The Christian of the Future: Why We Need Both Mystics and Intellecutals

There’s a quote going around in Christian circles which has me worried. It’s a quote attributed to Jesuit theologian Karl Rahner and it reads: “The Christian of the future will be a mystic or he will not exist at all”.

When I first heard this quote it was in a public speaking context, and I was ignorant of the source of the quote. As one who has always been drawn to the mystic path, and came to realize that consciously relatively recently, my initial reaction was, “Damn right.” But this was tinged with amusement and a fair bit of naivety.

As I began to see the quote referenced, and even agreed with, in more and more places–books, blogs, talks, social media posts, etc.,–alarm began to stir and the import began to penetrate. After reading Ilia Deo’s The Unbearable Wholeness of Being  and James Martin’s, SJ, Building A Bridge, I realized that enough was enough and I had to make this post.

I think that this sentiment has grown more and more popular in recent years as there has been a global shift to right of centre political beliefs, which spread messages of hate and fear, and as the climate change crisis gets worse and worse. The polarization of the world, the growing division between rich and poor, right and left wing, causes despair to rise and we get the sense logic and rationality will not reach our opponents–we must instead rely on a mystical solution. This is a tempting thought, and there is some truth in it–but it is not a complete truth, and incomplete truths can be dangerous–as this one certainly is.

The truth in it is that there are certain cognitive barriers that prevent the back-and-forth citing of sources from being an effective strategy–if we disagree on what makes a credible source, that path is only going to lead to further division. The problem lies in that sometimes the barrier comes from relying too much on our feelings, on our intuitive knowledge of right and wrong, and to get around that sometimes you need an element of rational, logical intellect brought to the table.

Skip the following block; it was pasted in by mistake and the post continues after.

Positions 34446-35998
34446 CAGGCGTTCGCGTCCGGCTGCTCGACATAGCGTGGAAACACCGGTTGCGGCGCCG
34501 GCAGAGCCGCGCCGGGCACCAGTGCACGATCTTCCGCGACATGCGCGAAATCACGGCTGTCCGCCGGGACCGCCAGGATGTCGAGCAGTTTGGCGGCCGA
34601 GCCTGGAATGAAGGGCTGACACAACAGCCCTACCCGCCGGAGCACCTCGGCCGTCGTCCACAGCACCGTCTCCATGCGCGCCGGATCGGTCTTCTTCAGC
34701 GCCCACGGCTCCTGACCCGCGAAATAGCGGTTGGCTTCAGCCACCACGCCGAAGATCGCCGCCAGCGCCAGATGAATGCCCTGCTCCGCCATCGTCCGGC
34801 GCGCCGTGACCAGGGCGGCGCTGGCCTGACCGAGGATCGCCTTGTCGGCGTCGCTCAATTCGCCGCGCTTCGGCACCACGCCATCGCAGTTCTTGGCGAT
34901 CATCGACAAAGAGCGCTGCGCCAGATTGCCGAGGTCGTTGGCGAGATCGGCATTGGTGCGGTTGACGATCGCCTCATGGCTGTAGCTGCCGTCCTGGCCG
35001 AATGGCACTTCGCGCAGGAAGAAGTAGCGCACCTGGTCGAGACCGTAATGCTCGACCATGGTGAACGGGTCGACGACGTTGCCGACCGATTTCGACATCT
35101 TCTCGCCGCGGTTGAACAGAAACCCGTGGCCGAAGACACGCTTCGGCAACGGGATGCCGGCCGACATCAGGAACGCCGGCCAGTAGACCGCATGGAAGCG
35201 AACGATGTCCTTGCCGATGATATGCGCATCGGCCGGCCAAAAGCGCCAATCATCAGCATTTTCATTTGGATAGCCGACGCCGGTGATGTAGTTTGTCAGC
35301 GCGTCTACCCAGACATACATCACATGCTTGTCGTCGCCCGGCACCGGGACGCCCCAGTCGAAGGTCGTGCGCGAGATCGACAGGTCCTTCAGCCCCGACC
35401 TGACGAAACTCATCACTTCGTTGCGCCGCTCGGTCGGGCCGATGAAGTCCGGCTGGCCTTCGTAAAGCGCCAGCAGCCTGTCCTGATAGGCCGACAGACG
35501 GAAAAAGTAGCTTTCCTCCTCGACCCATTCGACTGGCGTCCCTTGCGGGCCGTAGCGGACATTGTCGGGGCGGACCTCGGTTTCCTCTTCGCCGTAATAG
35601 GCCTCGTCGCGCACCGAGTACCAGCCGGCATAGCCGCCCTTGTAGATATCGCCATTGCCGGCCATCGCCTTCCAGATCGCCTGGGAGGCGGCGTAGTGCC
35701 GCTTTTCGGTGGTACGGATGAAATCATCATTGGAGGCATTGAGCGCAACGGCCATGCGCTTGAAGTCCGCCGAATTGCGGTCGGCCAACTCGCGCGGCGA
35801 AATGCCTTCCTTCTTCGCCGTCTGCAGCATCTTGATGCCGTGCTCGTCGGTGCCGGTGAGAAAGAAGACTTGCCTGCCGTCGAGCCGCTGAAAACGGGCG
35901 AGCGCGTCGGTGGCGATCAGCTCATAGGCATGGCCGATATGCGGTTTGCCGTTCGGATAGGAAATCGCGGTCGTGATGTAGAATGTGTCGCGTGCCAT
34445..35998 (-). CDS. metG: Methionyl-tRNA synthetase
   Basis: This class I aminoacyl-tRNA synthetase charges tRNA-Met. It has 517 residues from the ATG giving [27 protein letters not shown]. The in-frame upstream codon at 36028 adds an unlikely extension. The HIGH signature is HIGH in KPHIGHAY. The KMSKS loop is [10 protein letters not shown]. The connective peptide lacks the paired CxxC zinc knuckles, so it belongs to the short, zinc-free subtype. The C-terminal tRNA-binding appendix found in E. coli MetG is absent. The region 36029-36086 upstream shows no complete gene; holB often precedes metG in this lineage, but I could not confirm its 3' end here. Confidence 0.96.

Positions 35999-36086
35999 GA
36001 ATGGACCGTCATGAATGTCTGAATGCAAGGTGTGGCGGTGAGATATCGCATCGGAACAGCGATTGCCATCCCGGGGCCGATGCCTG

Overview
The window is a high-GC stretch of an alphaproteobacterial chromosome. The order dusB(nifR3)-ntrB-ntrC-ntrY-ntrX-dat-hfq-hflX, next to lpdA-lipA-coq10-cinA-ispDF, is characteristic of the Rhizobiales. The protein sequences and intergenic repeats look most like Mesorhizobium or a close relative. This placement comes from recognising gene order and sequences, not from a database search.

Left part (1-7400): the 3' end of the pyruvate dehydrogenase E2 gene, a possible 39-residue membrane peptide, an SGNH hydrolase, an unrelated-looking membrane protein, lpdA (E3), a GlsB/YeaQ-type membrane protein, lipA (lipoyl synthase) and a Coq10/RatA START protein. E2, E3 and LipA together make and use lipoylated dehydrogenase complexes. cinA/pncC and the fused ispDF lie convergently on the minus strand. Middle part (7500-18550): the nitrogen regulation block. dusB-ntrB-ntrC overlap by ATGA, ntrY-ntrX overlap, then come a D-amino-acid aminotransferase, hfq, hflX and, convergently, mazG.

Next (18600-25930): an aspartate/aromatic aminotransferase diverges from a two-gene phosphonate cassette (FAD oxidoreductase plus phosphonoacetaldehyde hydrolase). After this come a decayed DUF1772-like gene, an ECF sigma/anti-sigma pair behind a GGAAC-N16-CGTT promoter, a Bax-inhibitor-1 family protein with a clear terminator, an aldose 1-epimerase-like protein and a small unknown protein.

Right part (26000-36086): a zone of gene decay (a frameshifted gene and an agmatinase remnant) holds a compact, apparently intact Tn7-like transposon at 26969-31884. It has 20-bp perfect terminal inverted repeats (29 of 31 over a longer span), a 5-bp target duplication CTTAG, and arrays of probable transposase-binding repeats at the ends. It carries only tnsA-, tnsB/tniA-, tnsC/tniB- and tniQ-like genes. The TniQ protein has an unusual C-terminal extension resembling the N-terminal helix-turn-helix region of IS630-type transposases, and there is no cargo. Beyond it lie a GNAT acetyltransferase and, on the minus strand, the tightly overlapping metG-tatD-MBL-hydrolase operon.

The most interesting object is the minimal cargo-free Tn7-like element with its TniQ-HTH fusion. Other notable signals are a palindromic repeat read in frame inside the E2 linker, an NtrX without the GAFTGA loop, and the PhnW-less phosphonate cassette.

The main reason I react with concern, and even alarm, to the concept that the Christian of the future must be mystic is that Paul writes quite extensively on the Body of Christ, and makes clear that there many different roles, many different paths, and they all bring glory to the Body, unified by the Spirit and by love. Indeed, it was these same passages, the awareness that Christianity acknowledged diversity, acknowledged individual purpose, and declared it good and necessary that did much to bring me to faith.

To privilege mystics above another part of the Body is a dangerous mistake. I have known several Christians who are more intellectual, rational and logical, than mystical, and to whom mysticism holds little draw. I count many of these Christians among my closest friends. I also have friends who are drawn more to the mystical as I am. And I have friends who straddle the middle, or take a different path altogether. Through all this I have learned, and am quite convinced, that the mystics need the intellectuals just as much as the intellectuals need the mystics.

Consider this: Sometimes we will find we don’t like a person or group–we get a bad feeling about them, or we simply dislike them–but intellect may tell us we don’t have a logical, rational reason for disliking them. In such cases, we can practice the act of loving and hope the feelings will follow. Or the reverse, our intellect may tell us a person or group believes something deeply wrong, or is unlikely to change for the better. In such cases, it’s our feelings that can remind us that we are called to love, and that love can change people over time and against all odds.

The point is that the Body of Christ is diverse precisely because the world we live in is complex, with complex problems and challenges. We need diverse approaches, both within ourselves as individuals, and within the larger Body of Christ, to even begin to solve the issues we are facing in the 21st century. We need to utilize mystical and intellectual approaches, guided, strengthened, and empowered by the Spirit, and always in love–which necessarily means we need Christians who are mystics, Christians who are intellectuals, and Christians who utilize both approaches or a different approach altogether.

Let’s not create more problems by privileging one part of the Body of Christ above another. Amen.

Published by Devin Hogg

My name is Devin Hogg. I was born and raised in Carnarvon, Ontario, Canada. I moved to Guelph, Ontario, Canada in 2009 for university and lived here ever since. In my free time, I enjoy reading, watching TV and movies, going on long walks, swimming, and practicing Chen style Tai Chi. I love to write poetry and blog regularly about topics such as mental health, sci-fi/fantasy series, faith, sexuality, and politics.

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